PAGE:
Virginia, which now has a Democrat as governor and Democrats in control of the statehouse, has followed the lead of several other blue states and committed itself to transition away from fossil fuels to a clean, renewable, carbon-free energy, as Vox reported. It makes Virginia the first state in the South to commit to 100 percent clean energy.
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Running on Green New Deal, Virginia Democrats Take Full Control of State Government for First Time in Decades
By Jake Johnson
The Virginia Democratic Party took full control of the state government for the first time in nearly three decades Tuesday night by winning majorities in both chambers of the legislature, a massive shift progressives celebrated as a testament to the electoral power of bold policy proposals like the Green New Deal.
Voting data uploaded by VCU Capital News Service on Nov. 6 shows support for Democratic candidates strongest among younger and middle-aged Virginians.
EcoWatch Daily Newsletter
A massive winter storm dumped snow on the midwest Friday, killing at least nine, before moving east to bring snow and freezing rain to the Mid-Atlantic and the Carolinas Saturday and Sunday, AccuWeather reported.
"We have a strong snowstorm that's stretching 1,400 miles from Kansas to the East Coast," CNN meteorologist Haley Brink said. "St. Louis is seeing its worst snowstorm in five years. We're going to see a significant snow event for the mid-Atlantic to start the year for 2019."
By Jeff Deyette
Despite the Trump administration's ongoing attempts to prop up coal and undermine renewables—at FERC, EPA and through tariffs and the budget process—2018 should instead be remembered for the surge in momentum toward a clean energy economy. Here are nine storylines that caught my attention this past year and help illustrate the unstoppable advancement of renewable energy and other modern grid technologies.
Democratic attorneys general from Maryland, Virginia, North Carolina, South Carolina, Massachusetts, Delaware, Connecticut, New Jersey and New York filed a motion on Thursday to intervene in a lawsuit filed earlier this month by several conservation groups and South Carolina coastal communities.
Work on the controversial Atlantic Coast Pipeline, which would carry fracked natural gas along a 600 mile route through West Virginia, Virginia and North Carolina, has been halted by court order and may not resume for several months, The News & Observer reported Monday.
A federal appeals court in Richmond, Virginia ruled on Friday that work must stop on the pipeline until March, when courts are set to review federal permits that allow the pipeline to operate in the habitat of four endangered species, which wildlife advocates say were rushed.
The Centers for Disease Control and Prevention (CDC) has warned of a "multistate infestation" with the Asian longhorned tick—the first new tick species to enter the U.S. in 50 years.
New Jersey was the first state to report the Haemaphysalis longicornis on a sheep in August 2017. Since then, it has been found in Arkansas, Connecticut, Maryland, North Carolina, New York, Pennsylvania, Virginia and West Virginia, according to Friday's Morbidity and Mortality Weekly Report.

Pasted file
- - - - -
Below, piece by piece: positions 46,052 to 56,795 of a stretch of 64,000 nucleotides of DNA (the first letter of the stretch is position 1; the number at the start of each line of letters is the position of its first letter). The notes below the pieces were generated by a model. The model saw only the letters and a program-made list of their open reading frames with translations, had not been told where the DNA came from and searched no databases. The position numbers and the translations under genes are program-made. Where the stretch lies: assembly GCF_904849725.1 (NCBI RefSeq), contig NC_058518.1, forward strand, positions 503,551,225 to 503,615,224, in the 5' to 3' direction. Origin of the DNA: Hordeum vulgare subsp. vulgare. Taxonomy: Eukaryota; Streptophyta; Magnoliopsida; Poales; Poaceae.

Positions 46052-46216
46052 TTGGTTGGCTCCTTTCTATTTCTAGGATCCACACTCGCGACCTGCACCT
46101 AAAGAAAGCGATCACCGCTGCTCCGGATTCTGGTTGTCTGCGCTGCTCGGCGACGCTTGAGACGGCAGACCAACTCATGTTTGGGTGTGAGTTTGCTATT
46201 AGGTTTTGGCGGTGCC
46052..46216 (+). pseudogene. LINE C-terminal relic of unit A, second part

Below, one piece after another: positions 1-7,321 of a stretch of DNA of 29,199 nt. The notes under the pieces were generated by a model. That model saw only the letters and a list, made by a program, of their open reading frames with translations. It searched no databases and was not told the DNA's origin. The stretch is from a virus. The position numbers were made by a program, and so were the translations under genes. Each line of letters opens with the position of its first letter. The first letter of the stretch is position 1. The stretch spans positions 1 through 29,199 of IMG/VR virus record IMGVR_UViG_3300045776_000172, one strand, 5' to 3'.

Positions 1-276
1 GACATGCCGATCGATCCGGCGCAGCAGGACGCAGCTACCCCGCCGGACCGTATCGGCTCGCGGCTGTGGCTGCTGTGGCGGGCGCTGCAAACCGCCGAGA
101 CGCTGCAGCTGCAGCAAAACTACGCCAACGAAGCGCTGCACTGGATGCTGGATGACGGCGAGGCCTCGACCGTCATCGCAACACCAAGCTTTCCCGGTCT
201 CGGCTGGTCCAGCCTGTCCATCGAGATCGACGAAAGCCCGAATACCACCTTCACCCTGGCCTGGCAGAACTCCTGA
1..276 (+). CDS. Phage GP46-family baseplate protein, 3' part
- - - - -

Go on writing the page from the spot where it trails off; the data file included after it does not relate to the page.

By Courtney Lindwall
Communities along the 300-mile proposed route for the Mountain Valley Pipeline (MVP) heard some good news this week. On Tuesday, the Fourth Circuit Court of Appeals unanimously voted to vacate a permit required by the Clean Water Act, which was previously issued by the U.S. Army Corps of Engineers. The ruling stated the Army Corps lacked the authority to substitute one type of construction for another for the natural gas pipeline, which would crisscross rivers and other sensitive aquatic ecosystems hundreds of times between northern West Virginia and southern Virginia.
Hurricane Florence: Four Things You Should Know That Your Meteorologist Is Truly Too Busy to Tell You
By Kristy Dahl
Hurricane Florence is currently making its way as a Category 4 storm toward the southeast coast and is expected to make landfall sometime on Thursday, most likely in North Carolina. Our hearts are with those who are looking at the storm's predicted path and wondering what this means for their homes, families and communities.
As millions of residents in the storm's path make preparations to stay safe, our hearts are also with the thousands of people who have faced similar risks in Texas, Florida and Puerto Rico in the past year. If you are in the Carolinas, please do take care to heed local warnings and evacuation orders—and know that we are all hoping for your safety.
After starting off as a tropical storm, Florence has rapidly intensified and is expected to become a major hurricane that could make landfall in North and South Carolina later this week.
The storm is now a Category 4 hurricane, the National Hurricane Center's Atlantic branch tweeted in its latest update Monday.
By Andrea Germanos
Spotlighting the terrible human impact of the nation's continued reliance on coal, new research shows the most severe form of black lung disease, progressive massive fibrosis (PMF), is on the rise—big time.
"This is history going in the wrong direction," said lead researcher Kirsten S. Almberg, Ph.D., an assistant professor at the University of Illinois at Chicago.